Top five takeaways from ‘Gaudete et Exsultate’
“Rejoice and be glad!” is what Jesus said on the Sermon on the Mount. It’s also the title of Pope Francis’ new apostolic exhortation on holiness in everyday life. Why should we “rejoice and be glad”? Because God, as Francis reminds us, calls us all to be saints. But how can we respond to that call?
Well, here are five takeaways from Francis’ new and very practical exhortation.
1. Holiness means being yourself
Pope Francis offers us many examples of holy lives throughout this document: St. Thérèse of Lisieux, the French Carmelite who found holiness in doing small tasks; St. Ignatius of Loyola, the Jesuit founder who sought to find God in all things; St. Philip Neri, the founder of the Oratorians who was renowned for his sense of humor.
The saints pray for us and give us examples of how to live, but we are not meant to be cookie-cutter versions of them. We are meant to be ourselves, and each believer is meant to “discern his or her our own path” and “bring out the very best of themselves.” As Thomas Merton said, “For me to be a saint means to be myself.”
2. Everyday life can lead to holiness
You do not need to be a bishop, a priest or a member of a religious order to be holy. Everyone is called to be a saint, as the Second Vatican Council reminded us—a mother or a father, a student or an attorney, a teacher or a janitor. “Saints next door,” Francis calls them. All we need to do is to “live our lives in love” and “bear witness” to God in all we do.
That also doesn’t have to mean big, dramatic actions. Francis offers examples of everyday sanctity, like a loving parent raising a child; as well as “small gestures” and sacrifices that one can make, like deciding not to pass on gossip. If you can see your own life as a “mission,” then you soon realize that you can simply be loving and kind to move towards holiness.
You also do not have to be “swooning in mystic rapture” to be a saint or walking around with “lowered eyes.” Nor do you have to withdraw from other people. On the other hand, you do not want to be caught up in the “rat race” of rushing from one thing to another. A balance between action and contemplation is essential.
3. Two tendencies to avoid: Gnosticism and Pelagianism
Pope Francis may send people racing to either dictionaries or their theology textbooks when asks us to avoid two dangers in the spiritual life.
The first is Gnosticism, from the Greek word gnosis, to know. Gnosticism is the old heresy that says that what matters most is what you know. No need to be charitable or do good works. All you need is the correct intellectual approach. Today Gnosticism tempts people to think that they can make the faith “entirely comprehensible” and leads them to want to force others to adopt their way of thinking. “When somebody has an answer for every question,” says Francis, “it’s a sign that they are not on the right path.” In other words, being a know-it-all is not going to save you.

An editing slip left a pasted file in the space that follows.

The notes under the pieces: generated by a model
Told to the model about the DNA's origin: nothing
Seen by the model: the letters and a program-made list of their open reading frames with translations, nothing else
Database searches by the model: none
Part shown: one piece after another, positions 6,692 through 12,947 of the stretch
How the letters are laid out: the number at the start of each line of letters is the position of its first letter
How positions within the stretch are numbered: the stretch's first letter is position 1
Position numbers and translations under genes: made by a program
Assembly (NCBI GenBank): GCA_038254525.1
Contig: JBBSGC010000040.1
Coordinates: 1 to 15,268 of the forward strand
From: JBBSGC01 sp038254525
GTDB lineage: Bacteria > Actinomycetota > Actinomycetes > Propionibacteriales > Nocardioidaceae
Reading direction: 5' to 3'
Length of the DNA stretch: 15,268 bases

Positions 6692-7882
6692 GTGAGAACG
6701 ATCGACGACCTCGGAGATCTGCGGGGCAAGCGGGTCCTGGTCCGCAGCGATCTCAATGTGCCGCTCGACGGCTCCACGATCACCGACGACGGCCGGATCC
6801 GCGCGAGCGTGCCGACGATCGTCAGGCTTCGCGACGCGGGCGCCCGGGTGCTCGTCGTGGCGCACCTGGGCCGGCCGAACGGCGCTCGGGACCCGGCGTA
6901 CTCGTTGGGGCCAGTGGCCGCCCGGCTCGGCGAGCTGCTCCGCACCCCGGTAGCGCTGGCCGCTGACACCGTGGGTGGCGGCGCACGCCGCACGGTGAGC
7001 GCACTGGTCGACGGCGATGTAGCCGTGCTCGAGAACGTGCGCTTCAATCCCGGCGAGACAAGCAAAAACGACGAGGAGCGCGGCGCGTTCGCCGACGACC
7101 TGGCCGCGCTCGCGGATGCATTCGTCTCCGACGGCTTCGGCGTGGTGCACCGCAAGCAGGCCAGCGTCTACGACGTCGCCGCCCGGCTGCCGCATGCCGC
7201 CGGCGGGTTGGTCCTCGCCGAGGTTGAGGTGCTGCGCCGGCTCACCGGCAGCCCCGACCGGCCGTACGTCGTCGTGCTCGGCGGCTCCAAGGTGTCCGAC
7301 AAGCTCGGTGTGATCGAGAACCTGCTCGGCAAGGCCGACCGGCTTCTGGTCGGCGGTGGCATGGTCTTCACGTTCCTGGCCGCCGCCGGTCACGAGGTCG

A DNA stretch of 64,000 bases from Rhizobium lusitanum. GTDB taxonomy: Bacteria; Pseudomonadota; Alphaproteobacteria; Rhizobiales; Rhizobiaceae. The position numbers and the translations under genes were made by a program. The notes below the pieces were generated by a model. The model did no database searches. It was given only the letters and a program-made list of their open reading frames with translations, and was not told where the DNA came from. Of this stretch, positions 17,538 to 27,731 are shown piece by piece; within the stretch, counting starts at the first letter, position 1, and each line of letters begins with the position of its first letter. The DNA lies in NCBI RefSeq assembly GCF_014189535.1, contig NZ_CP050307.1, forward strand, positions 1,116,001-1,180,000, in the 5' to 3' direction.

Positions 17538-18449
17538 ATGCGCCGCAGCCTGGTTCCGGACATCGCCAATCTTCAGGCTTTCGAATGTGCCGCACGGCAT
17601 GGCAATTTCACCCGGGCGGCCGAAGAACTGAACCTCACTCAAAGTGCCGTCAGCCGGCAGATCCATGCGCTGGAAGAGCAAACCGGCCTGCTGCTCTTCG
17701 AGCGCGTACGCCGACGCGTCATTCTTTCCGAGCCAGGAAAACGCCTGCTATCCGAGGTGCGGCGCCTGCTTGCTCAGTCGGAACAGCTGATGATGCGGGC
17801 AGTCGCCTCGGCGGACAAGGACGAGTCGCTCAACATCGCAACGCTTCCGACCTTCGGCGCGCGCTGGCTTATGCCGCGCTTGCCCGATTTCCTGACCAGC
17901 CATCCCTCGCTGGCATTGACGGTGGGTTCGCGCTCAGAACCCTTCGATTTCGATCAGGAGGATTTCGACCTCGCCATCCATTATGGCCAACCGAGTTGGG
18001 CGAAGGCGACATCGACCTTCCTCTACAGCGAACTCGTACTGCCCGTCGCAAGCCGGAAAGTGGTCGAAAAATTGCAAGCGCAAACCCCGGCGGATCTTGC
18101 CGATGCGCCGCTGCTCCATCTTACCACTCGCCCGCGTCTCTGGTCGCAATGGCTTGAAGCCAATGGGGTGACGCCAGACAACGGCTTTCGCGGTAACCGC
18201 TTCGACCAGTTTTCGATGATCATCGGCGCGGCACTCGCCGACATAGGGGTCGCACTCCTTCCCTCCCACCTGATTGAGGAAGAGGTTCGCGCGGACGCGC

The second thing to avoid is Pelagianism, named for Pelagius, the fifth-century theologian associated with this idea. Pelagianism says that we can take care of our salvation through our own efforts. Pelagians trust in their own powers, don’t feel like they need God’s grace and act superior to others because they observe certain rules.
Today’s Pelagians often have, the pope says, “an obsession with the law, an absorption with social and political advantages, punctilious concern for the church’s liturgy, doctrine and prestige.” It’s a real danger to holiness because it robs us of humility, sets us over others, and leaves little room for grace.
4. Be kind
“Gaudete et Exsulatate” is filled with Pope Francis’ trademark practical advice for living a life of holiness. For example, don’t gossip, stop judging and, most important, stop being cruel.
That goes for online actions, too. Francis’ comments on this topic are memorable. Online, he writes, “defamation and slander can become commonplace…since things can be said there that would be unacceptable in public discourse, as people look to compensate for their own discontent by lashing out at others.… In claiming to uphold other commandments, they completely ignore the eighth, which forbids bearing false witness or lying and ruthlessly vilifying others.”
To be holy, be kind.
5. The Beatitudes are a roadmap for holiness
As you might guess from the document’s title, the Beatitudes, Jesus’ list of “blessed ares,” are central to this exhortation. The Beatitudes are not only what Jesus means by holiness, they are also a portrait of our Lord himself. So we’re called to be poor in spirit, meek, peacemakers, to hunger and thirst for righteousness, and so on.
But let me focus on one beatitude: “Blessed are the merciful.” Pope Francis says mercy, one of the central themes of his papacy, has two aspects: helping and serving others but also forgiving and understanding. Jesus does not say, “Blessed are those who plot revenge!”
And what is Pope Francis’ overall summary of holiness? It’s based on the Beatitudes: “Seeing and acting with mercy.”